Did Canada’s Prime Minister Say Canadians Don’t Need American Farmers Because ‘We Have Grocery Stores’?

Hyperpartisan social media pages and bots used yet another fake quote in order to attempt to drum up criticism against Canada’s leader.

Art Babych / Shutterstock.com


Justin Trudeau said that Canada didn’t need produce from American farmers because they have their own grocery stores.



As a trade war between the United States and Canada continued to escalate in June 2018, hyperpartisan social media pages started sharing a meme with the claim that it uses an actual quote spoken by Canada’s prime minister, Justin Trudeau:

“We don’t need US farmers anymore, we have grocery stores.”

This quote was completely invented — apparently from whole cloth — in order to paint Canada’s leader as ignorant and give bots and  trolls fodder with which to criticize the international community in defense of President Donald Trump’s escalating trade war.

This quote seemingly originated in a thread on QAnon.news, a web site dedicated to a bizarre right-wing conspiracy theory dealing in everything from “PizzaGate” to the “Illuminati” to the “Deep State,” and which bears a suspicious resemblance to the hall-of-mirrors style of Kremlin disinformation apparently aimed at weakening the relationships between the United States and its allies. Vice provides a brief summary of the QAnon conspiracy theory:

Who or what is QAnon? Just asking that question sucks you into a world that’s like Pizzagate on bath salts, a galaxy-brained, 4chan-bred conspiracy theory that has apparently convinced an alarming number of adults that all kinds of preposterous things are true.


Wielding the plausible-enough-sounding details and sprawling shadow government plot of a lesser Dan Brown novel, Q began slowly painting a picture of a reality far different from the one we live in. The resulting QAnon conspiracy theory states that Trump is not under investigation by Robert Mueller. Instead, Trump is merely playing the part of hapless conspiratorial criminal while covertly helping the special counsel pursue their true quarry: Barack Obama, Hillary Clinton, John Podesta, and all the other liberal boogeymen. (It gets a LOT crazier than that, but that’s the core plot.)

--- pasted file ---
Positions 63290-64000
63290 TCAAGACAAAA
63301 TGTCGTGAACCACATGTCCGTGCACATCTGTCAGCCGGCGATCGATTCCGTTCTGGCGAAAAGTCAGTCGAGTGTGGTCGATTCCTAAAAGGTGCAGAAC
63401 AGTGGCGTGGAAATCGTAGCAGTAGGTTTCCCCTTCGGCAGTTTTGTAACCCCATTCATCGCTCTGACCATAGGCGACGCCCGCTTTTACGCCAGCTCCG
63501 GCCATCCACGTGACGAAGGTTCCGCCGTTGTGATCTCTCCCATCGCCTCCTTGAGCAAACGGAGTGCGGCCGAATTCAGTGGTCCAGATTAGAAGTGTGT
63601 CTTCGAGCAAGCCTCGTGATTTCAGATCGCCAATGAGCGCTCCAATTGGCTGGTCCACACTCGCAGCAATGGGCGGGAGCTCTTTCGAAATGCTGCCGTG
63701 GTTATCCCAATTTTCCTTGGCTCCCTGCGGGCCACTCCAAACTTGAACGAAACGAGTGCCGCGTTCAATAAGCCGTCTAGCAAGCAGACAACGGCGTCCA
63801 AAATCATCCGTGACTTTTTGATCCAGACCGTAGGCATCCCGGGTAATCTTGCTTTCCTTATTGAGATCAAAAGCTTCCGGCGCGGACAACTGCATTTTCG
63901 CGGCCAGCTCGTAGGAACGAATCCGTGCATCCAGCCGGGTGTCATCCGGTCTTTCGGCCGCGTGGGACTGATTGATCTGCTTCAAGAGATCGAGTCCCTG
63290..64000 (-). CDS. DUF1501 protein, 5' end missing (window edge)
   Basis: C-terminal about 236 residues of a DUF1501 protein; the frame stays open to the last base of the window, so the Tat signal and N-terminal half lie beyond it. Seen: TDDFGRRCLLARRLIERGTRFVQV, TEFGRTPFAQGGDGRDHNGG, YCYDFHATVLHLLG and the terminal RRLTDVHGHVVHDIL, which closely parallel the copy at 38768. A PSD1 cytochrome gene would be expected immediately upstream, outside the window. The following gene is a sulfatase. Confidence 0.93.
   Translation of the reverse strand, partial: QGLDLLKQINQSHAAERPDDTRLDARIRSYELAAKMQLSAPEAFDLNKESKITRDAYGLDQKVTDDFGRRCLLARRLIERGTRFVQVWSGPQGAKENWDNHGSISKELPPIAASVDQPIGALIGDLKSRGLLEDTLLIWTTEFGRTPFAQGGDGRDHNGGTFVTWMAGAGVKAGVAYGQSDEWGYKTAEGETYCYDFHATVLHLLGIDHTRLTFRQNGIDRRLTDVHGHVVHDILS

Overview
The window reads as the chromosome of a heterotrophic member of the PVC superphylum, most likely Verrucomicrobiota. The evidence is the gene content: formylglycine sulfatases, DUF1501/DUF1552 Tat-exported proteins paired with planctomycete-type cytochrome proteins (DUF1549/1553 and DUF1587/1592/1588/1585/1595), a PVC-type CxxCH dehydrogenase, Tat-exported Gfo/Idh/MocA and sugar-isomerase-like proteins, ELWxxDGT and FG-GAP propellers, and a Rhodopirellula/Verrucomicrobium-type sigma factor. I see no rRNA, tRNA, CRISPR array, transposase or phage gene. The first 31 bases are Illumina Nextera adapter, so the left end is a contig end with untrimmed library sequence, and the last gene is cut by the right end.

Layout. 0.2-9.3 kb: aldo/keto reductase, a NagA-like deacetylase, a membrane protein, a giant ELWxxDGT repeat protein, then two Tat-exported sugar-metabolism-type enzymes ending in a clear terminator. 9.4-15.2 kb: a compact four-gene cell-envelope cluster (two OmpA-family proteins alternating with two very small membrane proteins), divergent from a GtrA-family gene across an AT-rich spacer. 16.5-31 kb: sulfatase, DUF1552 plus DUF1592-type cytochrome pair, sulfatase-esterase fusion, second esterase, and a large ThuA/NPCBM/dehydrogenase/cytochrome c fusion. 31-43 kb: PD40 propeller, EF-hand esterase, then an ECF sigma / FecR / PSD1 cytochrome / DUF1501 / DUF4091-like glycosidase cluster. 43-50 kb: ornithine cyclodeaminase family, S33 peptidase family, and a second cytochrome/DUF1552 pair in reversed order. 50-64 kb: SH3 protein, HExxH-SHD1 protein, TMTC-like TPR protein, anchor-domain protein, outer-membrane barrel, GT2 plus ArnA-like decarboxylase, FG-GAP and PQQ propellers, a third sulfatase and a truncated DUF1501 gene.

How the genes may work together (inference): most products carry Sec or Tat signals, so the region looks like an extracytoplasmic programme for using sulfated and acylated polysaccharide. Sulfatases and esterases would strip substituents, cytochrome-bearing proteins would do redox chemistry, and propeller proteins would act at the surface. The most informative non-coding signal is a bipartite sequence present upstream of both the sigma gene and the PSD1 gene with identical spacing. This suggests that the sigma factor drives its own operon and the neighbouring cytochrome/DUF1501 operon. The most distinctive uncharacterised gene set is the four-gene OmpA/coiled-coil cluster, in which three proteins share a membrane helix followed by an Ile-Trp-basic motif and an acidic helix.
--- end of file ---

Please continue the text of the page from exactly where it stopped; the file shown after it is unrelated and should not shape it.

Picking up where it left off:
The phrase attached to Justin Trudeau was originally posted as a joke by someone completely unrelated to the prime minister. That attribution came later, when another user suggested that the phrase was “meme material”:

Conspiracy-minded forums of this ilk constantly push users to spread memes containing disinformation on the internet in order to “wake up the normies.” This thread was no different. One post read in part:

Meme and Meme and Meme some MOAR! Your memes are what’s waking up the normies.
Hit them hard, from all angles, with every meme you have, RT others tweets. KEEP GOING!
Be your own tweet storm army.

Sure enough, within a few days of this thread images containing a picture of Justin Trudeau and the fictional quote appeared; true to form, the usual suspects began pushing the fake quote as real:

Regardless of what one might think of Canadian trade policies, it is safe to assume that Canada’s political leader understands that grocery stores get their products from outside sources.

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Trump Tries to Destroy the West


David Leonhardt

By David Leonhardt

Opinion Columnist



The alliance between the United States and Western Europe has accomplished great things. It won two world wars in the first half of the 20th century. Then it expanded to include its former enemies and went on to win the Cold War, help spread democracy and build the highest living standards the world has ever known.

President Trump is trying to destroy that alliance.

Is that how he thinks about it? Who knows. It’s impossible to get inside his head and divine his strategic goals, if he even has long-term goals. But put it this way: If a president of the United States were to sketch out a secret, detailed plan to break up the Atlantic alliance, that plan would bear a striking resemblance to Trump’s behavior.

It would involve outward hostility to the leaders of Canada, Britain, France, Germany and Japan. Specifically, it would involve picking fights over artificial issues — not to win big concessions for the United States, but to create conflict for the sake of it.

A secret plan to break up the West would also have the United States looking for new allies to replace the discarded ones. The most obvious would be Russia, the biggest rival within Europe to Germany, France and Britain. And just as Russia does, a United States intent on wrecking the Atlantic alliance would meddle in the domestic politics of other countries to install new governments that also rejected the old alliance.